Play by Play: October 2, 2009

By JEFFREY GANTZ  |  September 30, 2009

LITTLE BLACK DRESS | “What would you do for a string of pearls?” That’s the question Irish dramatist Ronan Noone (Brendan, The Atheist) poses in his new play, and by way of answering, we’re told, he “culls all the dark humor and pathos from the Kansas prairie, where every girl wants to be Grace Kelly.” The cast includes Jeremiah Kissel, Marianna Bassham, Karl Baker Olson, and Alex Pollock; Ari Edelson directs. | Boston Playwrights’ Theatre, 949 Comm Ave, Boston | 866.811.4111 | October 1-24 | Curtain 7:30 pm Wed [October 21] + Thurs | 8 pm Fri | 4 + 8 pm Sat | 2 pm Sun | $30; $25 seniors; $10 students

A LONG AND WINDING ROAD | Drawing on the songs of Joni Mitchell, Jimmy Webb, Paul Simon, Carole King, James Taylor, Bob Dylan, John Lennon, Paul McCartney, and Laura Nyro, Grammy winner Maureen McGovern reconnects with her boomer roots in this show based, we imagine, on her 2008 album of the same name. Philip Himberg directs. | Boston Center for the Arts, Virginia Wimberly Theatre, 539 Tremont St, Boston | 617.266.0800 | October 9–November 15 | Curtain 7:30 pm Tues [no October 27] | 2 pm [October 28, November 4] + 7:30 pm [7 pm October 14] Wed | 7:30 pm Thurs | 8 pm Fri | 2 pm [no October 31] + 8 pm Sat | 2 pm [no October 11 or November 8] + 7 pm [October 11, November 1 + 8] Sun | $20-$60

THE MOJO AND THE SAYSO | Up You Mighty Race Company opens its season with Brown University associate professor Aishah Rahman’s play about a man who’s coming to terms with the death of his 10-year-old son — who was shot in the back by a white police officer — by building a car in the middle of his living room, even as his wife takes refuge in the church and his stepson takes up arms. Akiba Abaka directs. | Boston Center for the Arts, Plaza Black Box Theatre, 539 Tremont St, Boston | 617.933.8600 | October 1-24 | Curtain 7:30 pm Wed-Thurs | 8 pm Fri | 3 + 8 pm Sat | 3 pm Sun | $18-$38

OLEANNA | Contemporary Theatre of Boston takes on David Mamet’s 1992 play — which premiered right here in Cambridge — about a university student who after seeking personal instruction from a professor accuses him of sexual harassment and ruins his chances of getting tenure. So, who did what? Judith Kallora and Allan Mayo star; Chris Cavalier directs. | Boston Center for the Arts, Calderwood Pavilion, 527 Tremont St, Boston | 617.933.8600 | October 8-17 | Curtain 7:30 pm Wed-Thurs | 8 pm Fri-Sat | 4 pm Sun | $22.50-$25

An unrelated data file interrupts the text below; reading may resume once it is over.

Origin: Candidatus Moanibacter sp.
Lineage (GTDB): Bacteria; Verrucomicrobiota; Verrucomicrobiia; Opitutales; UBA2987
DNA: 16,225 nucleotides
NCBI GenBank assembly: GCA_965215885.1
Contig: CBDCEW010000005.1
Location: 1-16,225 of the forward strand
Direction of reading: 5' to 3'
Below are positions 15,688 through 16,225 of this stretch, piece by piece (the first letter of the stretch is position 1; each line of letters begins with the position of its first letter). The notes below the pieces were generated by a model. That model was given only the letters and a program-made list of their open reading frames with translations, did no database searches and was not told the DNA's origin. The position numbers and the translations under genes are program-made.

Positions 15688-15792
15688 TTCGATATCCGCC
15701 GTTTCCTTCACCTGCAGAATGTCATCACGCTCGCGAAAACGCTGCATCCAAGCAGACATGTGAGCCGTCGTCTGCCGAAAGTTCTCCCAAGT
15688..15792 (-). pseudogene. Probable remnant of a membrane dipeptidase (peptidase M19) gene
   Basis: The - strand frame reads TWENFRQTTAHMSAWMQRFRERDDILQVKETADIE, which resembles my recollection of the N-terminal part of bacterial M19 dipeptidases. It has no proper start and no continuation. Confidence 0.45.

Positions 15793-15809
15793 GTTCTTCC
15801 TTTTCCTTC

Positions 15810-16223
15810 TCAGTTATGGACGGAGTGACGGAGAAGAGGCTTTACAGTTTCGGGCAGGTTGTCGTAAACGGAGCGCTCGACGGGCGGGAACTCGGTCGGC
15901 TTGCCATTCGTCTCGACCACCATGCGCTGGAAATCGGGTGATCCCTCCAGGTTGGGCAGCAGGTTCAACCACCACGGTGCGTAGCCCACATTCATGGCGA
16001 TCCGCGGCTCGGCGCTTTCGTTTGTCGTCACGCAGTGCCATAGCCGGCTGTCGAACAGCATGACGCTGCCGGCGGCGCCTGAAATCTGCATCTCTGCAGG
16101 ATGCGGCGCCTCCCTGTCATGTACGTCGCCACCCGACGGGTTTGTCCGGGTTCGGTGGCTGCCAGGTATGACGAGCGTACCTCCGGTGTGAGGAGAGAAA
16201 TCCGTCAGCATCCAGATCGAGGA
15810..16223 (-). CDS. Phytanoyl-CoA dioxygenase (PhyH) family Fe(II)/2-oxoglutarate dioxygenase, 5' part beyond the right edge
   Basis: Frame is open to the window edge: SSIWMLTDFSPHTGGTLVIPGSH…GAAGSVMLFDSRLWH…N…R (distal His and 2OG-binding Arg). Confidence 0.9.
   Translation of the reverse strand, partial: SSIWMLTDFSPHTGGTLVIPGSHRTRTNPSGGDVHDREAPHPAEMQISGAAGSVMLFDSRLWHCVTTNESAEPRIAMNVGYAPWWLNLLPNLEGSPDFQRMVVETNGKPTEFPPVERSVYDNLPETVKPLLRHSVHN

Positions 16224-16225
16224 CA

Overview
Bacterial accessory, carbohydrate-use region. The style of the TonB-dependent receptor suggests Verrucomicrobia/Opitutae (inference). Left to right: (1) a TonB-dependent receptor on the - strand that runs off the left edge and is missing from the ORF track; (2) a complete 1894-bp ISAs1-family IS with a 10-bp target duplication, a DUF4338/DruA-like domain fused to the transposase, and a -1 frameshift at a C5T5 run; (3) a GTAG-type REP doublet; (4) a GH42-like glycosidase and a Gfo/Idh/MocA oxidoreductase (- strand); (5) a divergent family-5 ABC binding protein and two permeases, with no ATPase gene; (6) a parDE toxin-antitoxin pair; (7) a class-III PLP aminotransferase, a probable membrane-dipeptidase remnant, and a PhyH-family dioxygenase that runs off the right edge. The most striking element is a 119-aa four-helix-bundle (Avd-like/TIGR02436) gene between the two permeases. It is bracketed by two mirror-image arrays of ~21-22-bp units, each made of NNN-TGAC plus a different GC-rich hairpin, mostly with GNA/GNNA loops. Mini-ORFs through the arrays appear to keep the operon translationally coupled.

SLEEP NO MORE | Sandwiched between Diane Paulus’s “Midsummer Night’s Disco,” The Donkey Show, and her gospel-infused riff on The Winter’s Tale, Best of Both Worlds, is this mix of Rear Window and the Scottish play that’s presented, under the auspices of the American Repertory Theater, by the London troupe Punchdrunk in its US debut. Set off-site at the Old Lincoln School in Brookline Village, the show allows its audience to wander through an evocative installation of cinematic scenes redolent of the works of Alfred Hitchcock but triggered by Shakespeare’s Macbeth. | Old Lincoln School, 194 Boylston St, Brookline Village 617.547.8300 | October 8–January 3 | Curtain 7 + 7:20 + 7:40 pm Tues-Thurs + Sun | 7:20 + 7:40 + 8 pm Fri-Sat | $35-$39

< prev  1  |  2  |  3  |  4  |  5  |  6  |   next >
  Topics: Theater , Entertainment, Bob Dylan, Diego Arciniegas,  More more >
| More


Most Popular
ARTICLES BY JEFFREY GANTZ
Share this entry with Delicious
  •   MAMA KNOWS BEST: THE HUNTINGTON'S FEEL-GOOD A RAISIN IN THE SUN  |  March 19, 2013
    Fifty-four years after its groundbreaking Broadway premiere, Lorraine Hansberry's A Raisin in the Sun remains as dense, and as concentrated, as its title fruit.
  •   LIGHT WAVES: BOSTON BALLET'S ''ALL KYLIÁN''  |  March 13, 2013
    A dead tree hanging upside down overhead, with a spotlight slowly circling it. A piano on stilts on one side of the stage, an ice sculpture's worth of bubble wrap on the other.
  •   HANDEL AND HAYDN'S PURCELL  |  February 04, 2013
    Set, rather confusingly, in Mexico and Peru, the 1695 semi-opera The Indian Queen is as contorted in its plot as any real opera.
  •   REVIEW: MAHLER ON THE COUCH  |  November 27, 2012
    Mahler on the Couch , from the father-and-son directing team of Percy and Felix Adlon, offers some creative speculation, with flashbacks detailing the crisis points of the marriage and snatches from the anguished first movement of Mahler's unfinished Tenth Symphony.
  •   THE NUTCRACKER: BUILDING A BETTER MOUSETRAP?  |  November 19, 2012
    "Without The Nutcracker , there'd be no ballet in America as we know it."

 See all articles by: JEFFREY GANTZ